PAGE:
Anna Grace and I dropped in on the world’s largest library, the Library of Congress. America’s de facto “national” library of more than 167 million items was created in 1880 (the first public building in Washington, D.C. with electricity installed!) with Thomas Jefferson’s 6,400 personal books collection as the foundation.
The Main Reading Room is an architectural highlight, but was unfortunately closed to visitors on our day. I would like to write that it was because our Congress was actually working, but we all know differently.
The first Librarian of Congress’ office.
An exhibit highlight commemorating the 100th anniversary of American Women’s Right to Vote that was quite well done.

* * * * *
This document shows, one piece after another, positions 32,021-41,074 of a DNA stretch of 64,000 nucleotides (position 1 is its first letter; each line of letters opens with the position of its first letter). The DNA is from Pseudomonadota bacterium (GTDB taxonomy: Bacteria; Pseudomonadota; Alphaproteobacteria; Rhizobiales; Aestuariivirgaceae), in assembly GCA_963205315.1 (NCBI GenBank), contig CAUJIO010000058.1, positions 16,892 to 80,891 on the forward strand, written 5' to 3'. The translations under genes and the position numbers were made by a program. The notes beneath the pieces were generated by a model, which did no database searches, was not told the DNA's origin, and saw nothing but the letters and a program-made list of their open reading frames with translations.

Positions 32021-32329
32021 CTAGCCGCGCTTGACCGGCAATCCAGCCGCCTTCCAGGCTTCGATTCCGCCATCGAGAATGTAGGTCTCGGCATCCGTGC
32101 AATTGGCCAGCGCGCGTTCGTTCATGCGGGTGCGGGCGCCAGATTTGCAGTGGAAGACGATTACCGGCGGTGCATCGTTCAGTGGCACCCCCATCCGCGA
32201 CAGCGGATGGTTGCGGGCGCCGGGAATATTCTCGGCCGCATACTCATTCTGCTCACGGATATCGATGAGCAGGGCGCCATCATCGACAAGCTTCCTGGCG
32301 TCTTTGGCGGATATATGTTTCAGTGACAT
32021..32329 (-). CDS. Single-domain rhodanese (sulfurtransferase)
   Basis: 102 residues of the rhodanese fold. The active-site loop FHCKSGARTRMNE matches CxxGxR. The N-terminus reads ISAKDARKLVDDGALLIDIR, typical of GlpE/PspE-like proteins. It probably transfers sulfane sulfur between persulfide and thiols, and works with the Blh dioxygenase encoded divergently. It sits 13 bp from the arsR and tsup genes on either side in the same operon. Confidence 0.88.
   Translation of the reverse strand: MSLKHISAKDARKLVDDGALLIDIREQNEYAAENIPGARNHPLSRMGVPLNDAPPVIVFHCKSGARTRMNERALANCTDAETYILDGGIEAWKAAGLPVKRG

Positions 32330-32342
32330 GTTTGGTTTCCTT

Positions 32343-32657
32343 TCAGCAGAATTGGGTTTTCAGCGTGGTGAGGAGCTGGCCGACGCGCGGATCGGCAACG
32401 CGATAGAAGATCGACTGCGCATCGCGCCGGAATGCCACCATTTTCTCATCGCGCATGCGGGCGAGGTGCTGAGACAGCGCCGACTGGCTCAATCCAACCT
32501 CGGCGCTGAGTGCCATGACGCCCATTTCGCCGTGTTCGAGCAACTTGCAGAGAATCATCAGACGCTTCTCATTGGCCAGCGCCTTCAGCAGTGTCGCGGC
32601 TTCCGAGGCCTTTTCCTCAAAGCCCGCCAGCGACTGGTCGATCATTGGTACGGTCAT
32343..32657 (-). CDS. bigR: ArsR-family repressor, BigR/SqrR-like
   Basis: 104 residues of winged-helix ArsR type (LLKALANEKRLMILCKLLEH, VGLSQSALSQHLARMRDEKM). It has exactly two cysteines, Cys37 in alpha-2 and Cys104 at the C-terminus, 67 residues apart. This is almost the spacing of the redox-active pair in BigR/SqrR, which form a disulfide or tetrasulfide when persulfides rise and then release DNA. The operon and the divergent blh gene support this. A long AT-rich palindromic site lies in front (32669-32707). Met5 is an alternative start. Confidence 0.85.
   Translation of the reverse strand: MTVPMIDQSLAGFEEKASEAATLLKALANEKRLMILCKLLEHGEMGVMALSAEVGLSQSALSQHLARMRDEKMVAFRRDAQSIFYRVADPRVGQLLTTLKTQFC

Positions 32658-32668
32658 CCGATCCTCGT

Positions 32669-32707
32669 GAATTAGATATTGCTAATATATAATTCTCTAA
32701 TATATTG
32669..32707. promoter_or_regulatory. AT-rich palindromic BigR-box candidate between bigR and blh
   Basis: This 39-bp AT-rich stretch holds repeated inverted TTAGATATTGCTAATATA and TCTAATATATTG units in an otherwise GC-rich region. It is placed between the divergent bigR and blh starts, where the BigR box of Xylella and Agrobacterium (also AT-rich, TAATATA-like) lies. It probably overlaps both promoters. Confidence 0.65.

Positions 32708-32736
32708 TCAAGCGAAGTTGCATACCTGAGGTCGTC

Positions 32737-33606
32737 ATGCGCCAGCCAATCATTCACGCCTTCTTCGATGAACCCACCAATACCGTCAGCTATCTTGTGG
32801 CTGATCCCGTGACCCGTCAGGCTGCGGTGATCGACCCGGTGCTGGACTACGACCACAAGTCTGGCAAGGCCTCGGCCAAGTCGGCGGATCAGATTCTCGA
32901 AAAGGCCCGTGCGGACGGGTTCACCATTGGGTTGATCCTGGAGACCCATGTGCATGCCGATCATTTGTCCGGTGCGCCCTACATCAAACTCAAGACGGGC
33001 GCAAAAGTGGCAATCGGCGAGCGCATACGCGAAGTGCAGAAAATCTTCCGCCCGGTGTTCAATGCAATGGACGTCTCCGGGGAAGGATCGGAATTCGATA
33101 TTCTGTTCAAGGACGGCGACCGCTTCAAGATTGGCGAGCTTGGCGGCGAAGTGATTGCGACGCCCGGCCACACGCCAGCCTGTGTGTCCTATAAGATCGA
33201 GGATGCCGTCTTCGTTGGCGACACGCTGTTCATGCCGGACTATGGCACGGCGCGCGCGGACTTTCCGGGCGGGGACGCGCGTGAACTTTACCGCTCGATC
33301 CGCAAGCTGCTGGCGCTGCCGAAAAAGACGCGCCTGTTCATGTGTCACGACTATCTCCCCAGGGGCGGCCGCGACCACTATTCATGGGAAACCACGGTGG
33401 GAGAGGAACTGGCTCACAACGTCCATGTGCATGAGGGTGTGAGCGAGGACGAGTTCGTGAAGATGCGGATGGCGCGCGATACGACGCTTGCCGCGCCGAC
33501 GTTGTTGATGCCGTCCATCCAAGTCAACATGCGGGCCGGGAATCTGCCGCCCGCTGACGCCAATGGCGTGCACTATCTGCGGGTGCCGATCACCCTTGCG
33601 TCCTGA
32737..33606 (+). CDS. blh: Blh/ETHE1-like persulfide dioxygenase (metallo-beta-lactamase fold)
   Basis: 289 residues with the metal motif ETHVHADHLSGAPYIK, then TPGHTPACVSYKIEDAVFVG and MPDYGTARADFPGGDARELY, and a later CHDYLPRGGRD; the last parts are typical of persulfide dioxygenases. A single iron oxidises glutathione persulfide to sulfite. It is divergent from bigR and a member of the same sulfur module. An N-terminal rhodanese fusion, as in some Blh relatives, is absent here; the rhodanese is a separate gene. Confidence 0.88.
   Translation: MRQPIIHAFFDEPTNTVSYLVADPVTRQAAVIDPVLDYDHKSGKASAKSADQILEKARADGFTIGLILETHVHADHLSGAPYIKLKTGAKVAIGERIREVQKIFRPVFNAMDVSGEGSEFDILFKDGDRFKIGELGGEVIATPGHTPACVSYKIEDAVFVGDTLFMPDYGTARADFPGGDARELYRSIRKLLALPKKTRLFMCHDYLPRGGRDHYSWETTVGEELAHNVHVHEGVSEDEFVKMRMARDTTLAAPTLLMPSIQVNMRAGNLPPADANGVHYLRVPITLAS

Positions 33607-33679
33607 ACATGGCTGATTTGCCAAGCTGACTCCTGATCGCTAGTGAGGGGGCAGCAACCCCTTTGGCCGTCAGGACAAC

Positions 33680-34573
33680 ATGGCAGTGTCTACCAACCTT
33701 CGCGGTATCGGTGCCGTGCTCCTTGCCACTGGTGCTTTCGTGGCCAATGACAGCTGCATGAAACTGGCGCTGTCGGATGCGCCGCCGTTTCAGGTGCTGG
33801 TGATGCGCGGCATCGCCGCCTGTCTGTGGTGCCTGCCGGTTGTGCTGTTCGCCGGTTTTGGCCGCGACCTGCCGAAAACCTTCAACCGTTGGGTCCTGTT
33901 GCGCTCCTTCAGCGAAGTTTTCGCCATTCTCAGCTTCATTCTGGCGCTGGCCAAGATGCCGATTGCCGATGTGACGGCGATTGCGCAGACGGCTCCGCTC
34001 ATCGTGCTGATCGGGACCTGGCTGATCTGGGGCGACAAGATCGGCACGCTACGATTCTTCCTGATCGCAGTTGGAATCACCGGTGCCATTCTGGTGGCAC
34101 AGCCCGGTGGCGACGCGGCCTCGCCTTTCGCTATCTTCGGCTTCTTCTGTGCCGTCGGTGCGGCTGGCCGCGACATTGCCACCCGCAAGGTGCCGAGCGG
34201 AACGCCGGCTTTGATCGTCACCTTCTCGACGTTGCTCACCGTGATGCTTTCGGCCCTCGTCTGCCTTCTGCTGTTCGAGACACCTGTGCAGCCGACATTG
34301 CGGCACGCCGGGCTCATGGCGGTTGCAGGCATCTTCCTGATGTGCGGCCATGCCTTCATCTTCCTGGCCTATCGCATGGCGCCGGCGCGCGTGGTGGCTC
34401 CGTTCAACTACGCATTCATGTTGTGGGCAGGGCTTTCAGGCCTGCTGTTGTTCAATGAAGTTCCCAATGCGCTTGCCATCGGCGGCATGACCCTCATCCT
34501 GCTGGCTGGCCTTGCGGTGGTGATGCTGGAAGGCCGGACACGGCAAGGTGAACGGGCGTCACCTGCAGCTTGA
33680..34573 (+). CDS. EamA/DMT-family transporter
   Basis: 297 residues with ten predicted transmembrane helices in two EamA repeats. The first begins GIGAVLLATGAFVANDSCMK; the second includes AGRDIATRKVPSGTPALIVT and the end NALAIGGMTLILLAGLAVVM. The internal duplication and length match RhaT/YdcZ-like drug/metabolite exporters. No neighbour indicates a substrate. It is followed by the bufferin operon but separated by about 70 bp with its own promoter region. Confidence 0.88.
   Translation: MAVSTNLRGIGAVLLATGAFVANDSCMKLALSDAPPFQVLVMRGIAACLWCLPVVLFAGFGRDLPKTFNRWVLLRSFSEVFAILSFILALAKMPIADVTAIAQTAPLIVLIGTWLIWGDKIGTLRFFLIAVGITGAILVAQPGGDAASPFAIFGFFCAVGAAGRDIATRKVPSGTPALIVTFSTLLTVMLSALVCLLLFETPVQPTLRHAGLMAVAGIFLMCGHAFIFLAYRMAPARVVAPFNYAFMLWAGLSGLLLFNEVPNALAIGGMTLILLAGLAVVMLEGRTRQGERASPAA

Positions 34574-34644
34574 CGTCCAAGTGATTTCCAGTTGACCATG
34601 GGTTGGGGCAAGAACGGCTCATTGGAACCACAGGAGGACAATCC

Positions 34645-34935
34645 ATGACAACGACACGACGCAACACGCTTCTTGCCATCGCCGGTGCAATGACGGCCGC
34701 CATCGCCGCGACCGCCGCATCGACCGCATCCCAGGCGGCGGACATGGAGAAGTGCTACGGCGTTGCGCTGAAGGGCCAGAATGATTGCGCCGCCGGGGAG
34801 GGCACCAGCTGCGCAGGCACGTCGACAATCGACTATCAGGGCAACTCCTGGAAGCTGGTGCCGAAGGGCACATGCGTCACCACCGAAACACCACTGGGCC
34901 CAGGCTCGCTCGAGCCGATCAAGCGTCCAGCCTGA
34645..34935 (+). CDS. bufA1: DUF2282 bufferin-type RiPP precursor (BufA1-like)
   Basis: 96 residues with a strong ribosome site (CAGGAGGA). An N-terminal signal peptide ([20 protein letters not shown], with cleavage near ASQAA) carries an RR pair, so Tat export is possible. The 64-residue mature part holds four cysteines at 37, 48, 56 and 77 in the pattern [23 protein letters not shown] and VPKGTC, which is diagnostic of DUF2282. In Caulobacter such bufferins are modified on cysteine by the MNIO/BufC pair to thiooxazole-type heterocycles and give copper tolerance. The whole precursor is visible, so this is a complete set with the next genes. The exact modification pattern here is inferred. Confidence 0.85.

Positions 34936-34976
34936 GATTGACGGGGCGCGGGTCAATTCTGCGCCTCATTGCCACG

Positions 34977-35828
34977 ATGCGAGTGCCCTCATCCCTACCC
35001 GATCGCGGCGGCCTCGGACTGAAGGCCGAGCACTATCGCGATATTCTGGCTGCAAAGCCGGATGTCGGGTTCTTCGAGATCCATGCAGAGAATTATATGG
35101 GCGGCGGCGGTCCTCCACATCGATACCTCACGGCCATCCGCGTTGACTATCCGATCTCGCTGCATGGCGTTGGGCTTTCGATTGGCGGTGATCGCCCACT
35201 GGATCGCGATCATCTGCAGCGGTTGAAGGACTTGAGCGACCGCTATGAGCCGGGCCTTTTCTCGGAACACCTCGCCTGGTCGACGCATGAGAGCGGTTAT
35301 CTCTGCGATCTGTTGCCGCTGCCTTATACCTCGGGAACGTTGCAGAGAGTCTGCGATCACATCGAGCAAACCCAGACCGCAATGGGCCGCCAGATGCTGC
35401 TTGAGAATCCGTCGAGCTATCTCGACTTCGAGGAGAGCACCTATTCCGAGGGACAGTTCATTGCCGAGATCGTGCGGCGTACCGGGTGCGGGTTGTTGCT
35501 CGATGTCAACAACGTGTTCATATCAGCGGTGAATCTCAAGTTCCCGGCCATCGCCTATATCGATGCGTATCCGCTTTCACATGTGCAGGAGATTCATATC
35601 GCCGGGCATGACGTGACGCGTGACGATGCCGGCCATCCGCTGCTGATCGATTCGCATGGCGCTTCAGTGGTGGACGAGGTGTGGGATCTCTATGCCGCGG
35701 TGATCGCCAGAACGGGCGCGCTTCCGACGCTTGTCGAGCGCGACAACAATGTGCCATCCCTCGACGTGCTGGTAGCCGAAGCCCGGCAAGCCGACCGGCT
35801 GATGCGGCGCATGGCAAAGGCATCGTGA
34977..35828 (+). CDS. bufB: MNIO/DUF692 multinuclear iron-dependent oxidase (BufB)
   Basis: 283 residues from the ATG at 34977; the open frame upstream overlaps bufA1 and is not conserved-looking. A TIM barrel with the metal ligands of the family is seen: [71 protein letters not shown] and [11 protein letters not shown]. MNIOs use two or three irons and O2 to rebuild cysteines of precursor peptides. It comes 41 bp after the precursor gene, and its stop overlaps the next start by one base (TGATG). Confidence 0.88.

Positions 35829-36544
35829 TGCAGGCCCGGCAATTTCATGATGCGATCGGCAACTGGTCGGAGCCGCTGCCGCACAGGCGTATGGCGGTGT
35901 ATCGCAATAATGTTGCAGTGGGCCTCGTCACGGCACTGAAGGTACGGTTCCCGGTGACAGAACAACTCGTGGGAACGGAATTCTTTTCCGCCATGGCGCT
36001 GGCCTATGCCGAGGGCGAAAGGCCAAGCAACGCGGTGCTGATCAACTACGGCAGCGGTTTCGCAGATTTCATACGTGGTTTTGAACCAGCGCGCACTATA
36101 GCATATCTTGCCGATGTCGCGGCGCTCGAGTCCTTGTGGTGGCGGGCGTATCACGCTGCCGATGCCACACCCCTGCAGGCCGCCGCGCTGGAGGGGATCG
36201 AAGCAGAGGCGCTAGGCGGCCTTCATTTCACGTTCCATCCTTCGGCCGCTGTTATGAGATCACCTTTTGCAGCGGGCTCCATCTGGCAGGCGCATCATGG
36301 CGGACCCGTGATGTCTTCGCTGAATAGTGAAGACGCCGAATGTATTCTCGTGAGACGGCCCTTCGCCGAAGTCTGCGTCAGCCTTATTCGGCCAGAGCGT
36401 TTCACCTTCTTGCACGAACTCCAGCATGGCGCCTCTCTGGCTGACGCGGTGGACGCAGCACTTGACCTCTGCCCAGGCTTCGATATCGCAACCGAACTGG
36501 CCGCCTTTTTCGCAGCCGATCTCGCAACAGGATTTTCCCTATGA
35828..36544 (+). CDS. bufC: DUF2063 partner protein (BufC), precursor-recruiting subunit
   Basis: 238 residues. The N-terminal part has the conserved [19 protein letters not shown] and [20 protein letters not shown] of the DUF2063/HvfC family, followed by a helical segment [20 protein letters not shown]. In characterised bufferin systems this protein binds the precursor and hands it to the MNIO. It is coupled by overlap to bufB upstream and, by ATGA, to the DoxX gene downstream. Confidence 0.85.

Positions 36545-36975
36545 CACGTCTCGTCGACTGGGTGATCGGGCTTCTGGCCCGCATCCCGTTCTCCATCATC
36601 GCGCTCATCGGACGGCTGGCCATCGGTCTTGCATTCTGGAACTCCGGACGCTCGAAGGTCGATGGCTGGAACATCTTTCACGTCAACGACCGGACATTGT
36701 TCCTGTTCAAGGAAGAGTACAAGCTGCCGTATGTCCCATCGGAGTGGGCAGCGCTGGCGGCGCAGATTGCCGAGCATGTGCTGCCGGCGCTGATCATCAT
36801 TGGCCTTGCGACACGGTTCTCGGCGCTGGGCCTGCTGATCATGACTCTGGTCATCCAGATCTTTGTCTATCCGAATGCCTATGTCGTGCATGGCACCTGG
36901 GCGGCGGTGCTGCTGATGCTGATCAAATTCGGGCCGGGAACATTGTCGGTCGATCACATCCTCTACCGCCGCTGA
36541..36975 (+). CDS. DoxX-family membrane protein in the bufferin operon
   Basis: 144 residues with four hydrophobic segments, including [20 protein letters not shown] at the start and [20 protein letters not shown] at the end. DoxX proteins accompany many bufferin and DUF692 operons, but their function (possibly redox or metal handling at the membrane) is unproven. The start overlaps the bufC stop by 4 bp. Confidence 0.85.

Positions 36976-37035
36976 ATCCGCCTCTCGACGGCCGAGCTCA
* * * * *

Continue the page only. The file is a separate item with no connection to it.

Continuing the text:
Pioneers, Librarians, and the New York Hikers. I’ll bet the afterparty was lit.
As history notes, not everyone was in favor of equal voting rights for women. Though, a century later and it does seem that some of our female Congresspersons are socialist.
Another exhibit, on “Mapping America” included the first New and Correct Map of the United States, 1784. This is the first map of the United States compiled, printed and published in America. Plus, it is the first map to be copyrighted in the U.S.
And after lunch, a visit to the National Archives to view (no photos permitted) our Charters of Freedom: The Declaration of Independence; the Constitution; and the Bill of Rights all safe and secure in a grand building.